David Seymour's post-war document brings focus to the children affected in the aftermath of the Second World War and documents their attempts to regain their childhood
"“'All you need,' he once said as a noted photographer orated on the psychology behind one of his pictures, 'is a little bit of luck and enough muscle to click the shutter.' He might have added: a good eye, a heart and a knowing nose for news. For all of these were obvious in his work." (Judith Fried)"
- David Seymour
David Szymin was born in 1911 in Warsaw into a family of publishers that produced works in Yiddish and Hebrew. His family moved to Russia at the outbreak of the First World War, returning to Warsaw in 1919.
After studying printing in Leipzig and chemistry and physics at the Sorbonne in the 1930s, Szymin stayed on in Paris. David Rappaport, a family friend who owned the pioneering picture agency Rap, lent him a camera. One of Szymin’s first stories, about night workers, was influenced by Brassaï’s Paris de Nuit (1932). Szymin – or ‘Chim’ – began working as a freelance photographer. From 1934, his picture stories appeared regularly in Paris-Soir and Regards. Through Maria Eisner and the new Alliance agency, Chim met Henri Cartier-Bresson and Robert Capa.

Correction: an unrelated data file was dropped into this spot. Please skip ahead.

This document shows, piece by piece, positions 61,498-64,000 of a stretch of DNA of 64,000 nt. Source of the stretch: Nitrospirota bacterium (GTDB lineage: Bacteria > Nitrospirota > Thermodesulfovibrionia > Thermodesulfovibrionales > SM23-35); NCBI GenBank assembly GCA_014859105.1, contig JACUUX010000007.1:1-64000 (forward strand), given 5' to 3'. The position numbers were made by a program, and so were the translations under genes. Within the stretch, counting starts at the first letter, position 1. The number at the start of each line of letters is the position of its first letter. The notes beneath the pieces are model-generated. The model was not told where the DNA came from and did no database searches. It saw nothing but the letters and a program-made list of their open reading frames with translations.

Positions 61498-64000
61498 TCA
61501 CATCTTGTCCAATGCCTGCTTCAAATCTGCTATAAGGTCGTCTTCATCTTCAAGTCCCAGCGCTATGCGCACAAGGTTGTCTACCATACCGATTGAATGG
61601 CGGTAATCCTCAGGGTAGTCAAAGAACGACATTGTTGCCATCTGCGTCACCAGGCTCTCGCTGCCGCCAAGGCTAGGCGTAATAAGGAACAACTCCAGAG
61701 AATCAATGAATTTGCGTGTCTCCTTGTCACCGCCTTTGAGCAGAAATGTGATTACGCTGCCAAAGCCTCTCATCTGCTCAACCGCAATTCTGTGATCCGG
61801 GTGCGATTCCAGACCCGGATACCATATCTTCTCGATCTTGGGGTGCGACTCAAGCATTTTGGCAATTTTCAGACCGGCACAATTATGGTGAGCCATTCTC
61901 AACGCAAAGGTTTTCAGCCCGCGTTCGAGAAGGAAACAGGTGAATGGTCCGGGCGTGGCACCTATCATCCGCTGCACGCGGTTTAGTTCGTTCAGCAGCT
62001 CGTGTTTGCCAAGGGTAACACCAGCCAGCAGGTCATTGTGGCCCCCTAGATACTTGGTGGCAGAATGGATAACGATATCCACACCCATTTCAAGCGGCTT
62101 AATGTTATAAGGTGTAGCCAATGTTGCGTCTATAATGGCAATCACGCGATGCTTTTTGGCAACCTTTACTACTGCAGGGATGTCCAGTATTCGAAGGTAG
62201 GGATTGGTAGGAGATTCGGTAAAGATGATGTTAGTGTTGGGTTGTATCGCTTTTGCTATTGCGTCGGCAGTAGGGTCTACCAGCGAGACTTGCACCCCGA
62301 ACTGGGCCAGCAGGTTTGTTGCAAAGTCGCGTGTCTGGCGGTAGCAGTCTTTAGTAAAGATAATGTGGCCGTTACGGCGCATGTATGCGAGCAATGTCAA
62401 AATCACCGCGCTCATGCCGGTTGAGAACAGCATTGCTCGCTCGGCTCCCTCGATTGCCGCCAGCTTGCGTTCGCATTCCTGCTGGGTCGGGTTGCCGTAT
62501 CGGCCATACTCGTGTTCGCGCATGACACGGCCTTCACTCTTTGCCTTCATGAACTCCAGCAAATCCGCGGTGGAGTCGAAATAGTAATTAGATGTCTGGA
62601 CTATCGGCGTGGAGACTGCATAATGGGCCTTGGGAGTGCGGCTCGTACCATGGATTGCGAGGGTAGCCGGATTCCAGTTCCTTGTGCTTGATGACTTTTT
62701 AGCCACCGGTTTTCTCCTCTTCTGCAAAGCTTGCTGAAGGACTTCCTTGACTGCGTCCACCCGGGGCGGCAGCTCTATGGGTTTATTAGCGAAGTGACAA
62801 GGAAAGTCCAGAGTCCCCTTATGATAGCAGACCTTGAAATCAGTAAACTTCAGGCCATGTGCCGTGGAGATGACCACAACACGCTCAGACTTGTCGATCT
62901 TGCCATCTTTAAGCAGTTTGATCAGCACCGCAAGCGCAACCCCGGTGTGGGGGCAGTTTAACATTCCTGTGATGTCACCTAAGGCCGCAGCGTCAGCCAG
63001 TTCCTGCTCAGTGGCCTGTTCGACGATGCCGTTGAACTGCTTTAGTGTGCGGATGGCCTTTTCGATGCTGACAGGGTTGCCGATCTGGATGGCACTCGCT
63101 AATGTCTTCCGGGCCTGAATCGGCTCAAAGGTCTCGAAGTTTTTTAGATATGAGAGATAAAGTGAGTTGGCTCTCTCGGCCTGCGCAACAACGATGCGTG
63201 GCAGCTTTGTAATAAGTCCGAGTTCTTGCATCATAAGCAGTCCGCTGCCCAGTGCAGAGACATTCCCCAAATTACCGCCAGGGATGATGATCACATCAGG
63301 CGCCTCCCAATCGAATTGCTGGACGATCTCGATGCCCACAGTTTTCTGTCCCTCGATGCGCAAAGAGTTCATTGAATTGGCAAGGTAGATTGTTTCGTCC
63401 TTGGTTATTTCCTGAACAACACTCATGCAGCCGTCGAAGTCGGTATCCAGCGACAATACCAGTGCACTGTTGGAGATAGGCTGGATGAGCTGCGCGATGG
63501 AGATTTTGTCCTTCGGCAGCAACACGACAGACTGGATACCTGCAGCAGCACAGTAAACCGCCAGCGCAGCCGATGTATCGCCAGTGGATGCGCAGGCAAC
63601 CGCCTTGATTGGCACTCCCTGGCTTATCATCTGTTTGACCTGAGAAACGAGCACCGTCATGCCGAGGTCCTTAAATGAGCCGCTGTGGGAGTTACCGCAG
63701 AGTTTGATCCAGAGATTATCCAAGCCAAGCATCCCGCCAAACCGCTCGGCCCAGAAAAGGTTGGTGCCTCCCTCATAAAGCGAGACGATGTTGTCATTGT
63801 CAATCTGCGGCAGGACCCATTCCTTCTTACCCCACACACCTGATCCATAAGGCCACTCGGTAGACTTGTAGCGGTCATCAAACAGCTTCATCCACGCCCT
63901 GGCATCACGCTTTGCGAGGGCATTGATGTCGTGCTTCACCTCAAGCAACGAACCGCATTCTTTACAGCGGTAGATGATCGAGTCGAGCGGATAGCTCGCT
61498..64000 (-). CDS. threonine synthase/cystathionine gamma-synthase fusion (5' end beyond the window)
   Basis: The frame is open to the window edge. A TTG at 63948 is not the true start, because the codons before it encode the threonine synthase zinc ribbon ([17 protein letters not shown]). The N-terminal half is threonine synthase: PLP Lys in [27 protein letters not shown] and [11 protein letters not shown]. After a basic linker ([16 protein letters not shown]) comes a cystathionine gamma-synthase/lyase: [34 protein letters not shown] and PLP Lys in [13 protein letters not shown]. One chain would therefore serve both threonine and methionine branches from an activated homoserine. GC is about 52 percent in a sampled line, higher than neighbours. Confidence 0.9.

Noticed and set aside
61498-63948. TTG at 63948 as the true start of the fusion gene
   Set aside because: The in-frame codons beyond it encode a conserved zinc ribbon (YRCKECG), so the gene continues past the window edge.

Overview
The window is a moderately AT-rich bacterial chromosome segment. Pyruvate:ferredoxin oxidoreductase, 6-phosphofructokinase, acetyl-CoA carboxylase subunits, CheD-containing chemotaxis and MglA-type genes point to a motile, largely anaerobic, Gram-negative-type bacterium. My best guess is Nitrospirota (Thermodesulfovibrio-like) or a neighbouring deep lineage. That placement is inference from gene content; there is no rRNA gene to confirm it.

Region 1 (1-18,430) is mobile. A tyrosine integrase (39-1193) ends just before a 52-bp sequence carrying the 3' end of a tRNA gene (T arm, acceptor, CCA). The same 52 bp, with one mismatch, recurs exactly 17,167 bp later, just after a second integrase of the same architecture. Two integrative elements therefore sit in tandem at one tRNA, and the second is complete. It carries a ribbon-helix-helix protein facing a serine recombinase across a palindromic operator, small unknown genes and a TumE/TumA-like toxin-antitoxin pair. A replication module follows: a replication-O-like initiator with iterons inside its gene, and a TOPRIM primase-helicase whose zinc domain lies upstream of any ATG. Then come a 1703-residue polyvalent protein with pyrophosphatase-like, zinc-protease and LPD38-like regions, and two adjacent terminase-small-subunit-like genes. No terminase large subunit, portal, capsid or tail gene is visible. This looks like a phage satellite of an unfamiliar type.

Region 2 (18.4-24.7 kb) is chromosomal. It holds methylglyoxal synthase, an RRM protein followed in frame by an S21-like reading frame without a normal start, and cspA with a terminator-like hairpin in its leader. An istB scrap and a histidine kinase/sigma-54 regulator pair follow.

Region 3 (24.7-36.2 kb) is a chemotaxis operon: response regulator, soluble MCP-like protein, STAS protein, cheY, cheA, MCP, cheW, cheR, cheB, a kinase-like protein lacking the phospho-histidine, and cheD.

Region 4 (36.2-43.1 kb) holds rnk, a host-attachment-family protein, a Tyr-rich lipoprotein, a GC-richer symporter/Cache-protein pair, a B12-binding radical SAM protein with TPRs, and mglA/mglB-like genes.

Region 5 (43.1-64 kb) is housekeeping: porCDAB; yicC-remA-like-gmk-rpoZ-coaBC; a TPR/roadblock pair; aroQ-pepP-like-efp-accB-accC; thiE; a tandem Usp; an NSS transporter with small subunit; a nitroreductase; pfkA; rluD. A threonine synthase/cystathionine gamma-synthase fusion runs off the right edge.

From 1936 to 1938 Chim photographed the Spanish Civil War, and after it was over, he went to Mexico on an assignment with a group of Spanish Republican émigrés. On the outbreak of the Second World War, he moved to New York, where he adopted the name, David Seymour. Both his parents were killed by the Nazis. Seymour served in the US Army (1942-45), winning a medal for his work in intelligence.
In 1947, along with Cartier-Bresson, Capa, George Rodger, and William Vandivert, he founded Magnum Photos. He was commissioned by UNICEF the following year to photograph Europe’s children in need. He went on to photograph major stories across Europe, Hollywood stars on European locations, and the emergence of the State of Israel. After Robert Capa’s death, he became the new president of Magnum. He held this post until 10 November 1956, when, traveling near the Suez Canal to cover a prisoner exchange, he was killed by Egyptian machine-gun fire.